2013 29,522,551 2,883,355 32,405,906 26,155,071 6,250,835
2014 31,345,546 2,695,378 34,040,924 26,698,069 7,342,855

With the exception of 2013, excess supply has been steadily growing, which would logically pull down prices.

For the first eight months of 2015, demand, compared to 2014, has increased 782,577 mcf. However, supply continues to increase faster than demand, as 2015 supply for the first eight months has increased 1,331,470 mcf. Surprisingly, imports have risen 46,086 mcf. Clearly, the supply demand imbalance is not getting any better.

The Future

One of two things has to happen for natural gas prices to improve. Producers have to reduce production, which is not likely to happen for several reasons, lease requirements and cash flow to service debt being two of them. Or, demand will have to rise fast enough to start making in-roads on excess supply.

Everyone agrees demand for natural gas is going to grow in the future, the question is, will it grow enough to offset all the supply.

First, let’s see where demand is coming from today. The demand chart shown above, showed natural gas demand for 2014 was 26,698,069 mcf. Broken out by end user, demand per category looks like this. I also included a column that shows the increase since 2009.

Use Amount %   Increase Since 2009
Electric   Power 8,149,111 18.5%
Industrial   (feedstock for chemical plants etc.) 7,623,826 14.5%
Residential 5,087,314 6.5%
Commercial 3,466,600 11.1%
Lease   Fuel (fuel used in drilling operations) 1,074,943 17.7%
Pipeline   & Distribution Use (pipeline operations) 835,757 24.7%
Plant   Fuel (fuel used in natural gas processing plants) 425,238 17.4%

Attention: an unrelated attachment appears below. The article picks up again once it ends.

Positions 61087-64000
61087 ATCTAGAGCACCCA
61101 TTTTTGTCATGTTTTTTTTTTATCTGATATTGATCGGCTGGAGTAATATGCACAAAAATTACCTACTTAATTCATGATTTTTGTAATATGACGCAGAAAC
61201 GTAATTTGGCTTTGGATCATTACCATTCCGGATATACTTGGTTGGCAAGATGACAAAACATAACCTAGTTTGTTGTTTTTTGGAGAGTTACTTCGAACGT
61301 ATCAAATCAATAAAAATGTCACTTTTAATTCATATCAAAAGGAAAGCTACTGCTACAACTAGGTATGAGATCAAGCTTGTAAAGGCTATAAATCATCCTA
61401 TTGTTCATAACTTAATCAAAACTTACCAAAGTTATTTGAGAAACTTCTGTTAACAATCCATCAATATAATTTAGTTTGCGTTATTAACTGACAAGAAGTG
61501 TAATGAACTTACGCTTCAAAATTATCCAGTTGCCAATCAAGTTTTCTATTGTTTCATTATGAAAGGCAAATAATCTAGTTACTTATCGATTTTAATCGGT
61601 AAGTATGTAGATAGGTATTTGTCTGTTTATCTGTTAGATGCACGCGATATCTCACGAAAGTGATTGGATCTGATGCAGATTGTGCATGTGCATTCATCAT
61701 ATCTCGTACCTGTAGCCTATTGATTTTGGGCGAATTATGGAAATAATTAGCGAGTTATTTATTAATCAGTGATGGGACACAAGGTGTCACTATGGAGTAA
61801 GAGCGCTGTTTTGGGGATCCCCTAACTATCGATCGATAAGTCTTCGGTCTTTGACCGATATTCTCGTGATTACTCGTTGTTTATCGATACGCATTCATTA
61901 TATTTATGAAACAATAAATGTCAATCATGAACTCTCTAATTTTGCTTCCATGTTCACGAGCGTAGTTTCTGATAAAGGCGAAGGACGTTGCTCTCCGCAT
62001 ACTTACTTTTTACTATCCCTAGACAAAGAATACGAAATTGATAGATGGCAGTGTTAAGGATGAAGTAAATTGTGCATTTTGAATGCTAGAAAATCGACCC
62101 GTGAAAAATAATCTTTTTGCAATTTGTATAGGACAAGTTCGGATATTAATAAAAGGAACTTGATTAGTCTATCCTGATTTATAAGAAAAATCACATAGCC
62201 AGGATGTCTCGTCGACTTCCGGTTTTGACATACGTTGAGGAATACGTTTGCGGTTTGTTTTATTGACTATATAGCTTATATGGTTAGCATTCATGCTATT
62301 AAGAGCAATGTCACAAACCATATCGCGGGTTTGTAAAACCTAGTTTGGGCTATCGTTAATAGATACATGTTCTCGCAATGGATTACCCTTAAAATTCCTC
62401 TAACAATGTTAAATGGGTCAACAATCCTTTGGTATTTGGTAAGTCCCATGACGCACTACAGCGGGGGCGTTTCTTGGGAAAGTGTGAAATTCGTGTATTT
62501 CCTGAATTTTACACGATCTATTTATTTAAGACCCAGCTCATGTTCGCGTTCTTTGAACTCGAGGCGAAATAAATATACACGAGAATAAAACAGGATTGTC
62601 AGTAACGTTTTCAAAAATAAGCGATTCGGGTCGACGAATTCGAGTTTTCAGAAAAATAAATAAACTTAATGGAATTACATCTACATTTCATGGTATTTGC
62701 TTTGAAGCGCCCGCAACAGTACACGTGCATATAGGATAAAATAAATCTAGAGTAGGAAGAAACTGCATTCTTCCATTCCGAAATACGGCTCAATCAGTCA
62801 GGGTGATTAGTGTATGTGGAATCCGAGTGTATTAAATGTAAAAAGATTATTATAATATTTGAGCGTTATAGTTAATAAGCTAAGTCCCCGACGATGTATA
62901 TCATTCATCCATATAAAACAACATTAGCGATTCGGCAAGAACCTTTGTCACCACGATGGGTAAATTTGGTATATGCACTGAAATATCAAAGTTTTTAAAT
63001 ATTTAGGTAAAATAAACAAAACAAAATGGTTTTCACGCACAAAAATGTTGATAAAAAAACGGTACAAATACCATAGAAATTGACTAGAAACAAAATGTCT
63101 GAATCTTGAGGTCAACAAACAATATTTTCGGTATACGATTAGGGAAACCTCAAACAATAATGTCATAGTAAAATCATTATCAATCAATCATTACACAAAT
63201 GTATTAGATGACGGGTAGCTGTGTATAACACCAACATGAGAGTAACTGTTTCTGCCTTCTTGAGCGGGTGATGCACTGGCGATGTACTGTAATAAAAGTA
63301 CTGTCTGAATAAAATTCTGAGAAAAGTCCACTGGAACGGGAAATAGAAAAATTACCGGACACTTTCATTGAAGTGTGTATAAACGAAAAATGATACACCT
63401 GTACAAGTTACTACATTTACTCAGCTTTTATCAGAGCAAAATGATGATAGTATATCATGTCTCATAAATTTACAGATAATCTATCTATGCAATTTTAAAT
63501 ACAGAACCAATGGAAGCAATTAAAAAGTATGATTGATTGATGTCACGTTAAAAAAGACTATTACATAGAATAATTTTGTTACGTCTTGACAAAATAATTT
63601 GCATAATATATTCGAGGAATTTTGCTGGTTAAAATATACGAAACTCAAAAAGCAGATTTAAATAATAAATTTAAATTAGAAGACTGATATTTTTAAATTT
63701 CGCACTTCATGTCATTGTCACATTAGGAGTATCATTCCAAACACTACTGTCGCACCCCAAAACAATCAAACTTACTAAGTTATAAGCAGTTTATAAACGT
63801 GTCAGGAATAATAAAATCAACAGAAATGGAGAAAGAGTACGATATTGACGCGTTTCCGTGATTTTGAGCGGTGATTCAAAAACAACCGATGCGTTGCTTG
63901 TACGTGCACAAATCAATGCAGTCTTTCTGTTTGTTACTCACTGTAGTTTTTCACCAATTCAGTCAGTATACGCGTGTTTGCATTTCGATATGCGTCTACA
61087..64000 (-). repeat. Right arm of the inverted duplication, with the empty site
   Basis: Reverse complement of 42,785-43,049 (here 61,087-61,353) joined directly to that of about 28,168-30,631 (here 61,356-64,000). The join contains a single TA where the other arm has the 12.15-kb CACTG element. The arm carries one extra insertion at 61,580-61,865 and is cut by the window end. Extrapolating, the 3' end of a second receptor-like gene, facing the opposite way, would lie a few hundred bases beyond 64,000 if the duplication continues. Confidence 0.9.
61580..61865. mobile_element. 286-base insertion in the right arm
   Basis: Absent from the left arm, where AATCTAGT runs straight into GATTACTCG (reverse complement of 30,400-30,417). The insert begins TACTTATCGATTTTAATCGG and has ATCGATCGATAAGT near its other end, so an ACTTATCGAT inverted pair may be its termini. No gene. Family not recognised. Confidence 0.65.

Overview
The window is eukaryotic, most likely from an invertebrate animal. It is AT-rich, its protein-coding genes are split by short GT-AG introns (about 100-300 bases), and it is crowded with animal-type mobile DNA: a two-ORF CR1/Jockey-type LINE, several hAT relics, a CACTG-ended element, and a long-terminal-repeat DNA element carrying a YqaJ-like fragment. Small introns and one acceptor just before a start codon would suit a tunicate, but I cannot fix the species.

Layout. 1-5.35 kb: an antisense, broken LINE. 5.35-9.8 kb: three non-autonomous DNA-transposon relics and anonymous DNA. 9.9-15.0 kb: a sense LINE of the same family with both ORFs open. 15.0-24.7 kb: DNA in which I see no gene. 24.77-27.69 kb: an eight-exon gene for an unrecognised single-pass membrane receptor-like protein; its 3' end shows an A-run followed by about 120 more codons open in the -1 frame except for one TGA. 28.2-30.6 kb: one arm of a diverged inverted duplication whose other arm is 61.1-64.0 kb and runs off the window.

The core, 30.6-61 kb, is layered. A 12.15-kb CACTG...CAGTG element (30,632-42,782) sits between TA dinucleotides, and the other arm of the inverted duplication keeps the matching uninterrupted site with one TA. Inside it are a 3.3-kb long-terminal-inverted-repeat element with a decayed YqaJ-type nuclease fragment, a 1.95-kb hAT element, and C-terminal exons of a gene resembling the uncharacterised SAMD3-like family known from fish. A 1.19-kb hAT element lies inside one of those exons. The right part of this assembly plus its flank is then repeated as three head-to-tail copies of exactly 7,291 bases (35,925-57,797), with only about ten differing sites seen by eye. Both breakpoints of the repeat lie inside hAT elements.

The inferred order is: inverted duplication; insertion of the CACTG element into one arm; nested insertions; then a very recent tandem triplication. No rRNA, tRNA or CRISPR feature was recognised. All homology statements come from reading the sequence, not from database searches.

Vehicle   Fuel 35,280 29.4%

The top four categories, electric power, industrial use, residential, and commercial use is where the bulk of demand is. All of the categories saw an increase since 2009 and all of them should continue to see slow steady growth. Electric power demand saw a nice increase and that is likely to continue, especially if the EPA Clean Air Regulations are upheld in court. Platts, forecasts natural gas demand would increase by 3 Bcf/d, if the clean air regulations are upheld. Although some of the smaller categories saw nice percentage increases, none of those categories are large enough to offset production increases, something else will be needed.

Exports

It is a given, that LNG exports are going to begin soon and exports to Mexico are going to expand rapidly. The question is, will these two new end users increase demand enough to force prices higher.

Mexico

Mexico’s 2014 gas demand averaged 7.2 Bcf/d while domestic production was just 4.4 Bcf/d. To meet their gas demand, Mexico has been importing growing amounts of natural gas from the United States. The economy in Mexico had been doing well and there is rising demand for natural gas to support gas-powered electricity generation. Gas exports to Mexico have more than doubled from 2010′s 900 MMCf/d to 2014′s 2 Bcf/d. In 2015 exports have continued to grow rapidly, in August, natural gas exports to Mexico averaged 3.2 Bcf/d

That is a large increase in natural gas export over a short period of time, but it has obviously not resulted in higher prices. However, the rise in natural gas exports to Mexico is not done. Mexico still imports some natural gas through LNG terminals, which is more expensive than product piped in from the U.S. The chart below shows Mexico’s natural gas imports for LNG and pipeline.

 

Enough pipeline capacity will be online, with contacted supply, by 2017 to increase exports to 8.5 Bcf/d. U.S natural gas demand in 2015 is expected to average 76 Bcf/d, of which, approximately 3 Bcf/d is exports to Mexico. If Mexican exports do grow to 8.5 Bcf/d, or more,by 2017, that alone would increase demand to approximately 81 Bcf/d.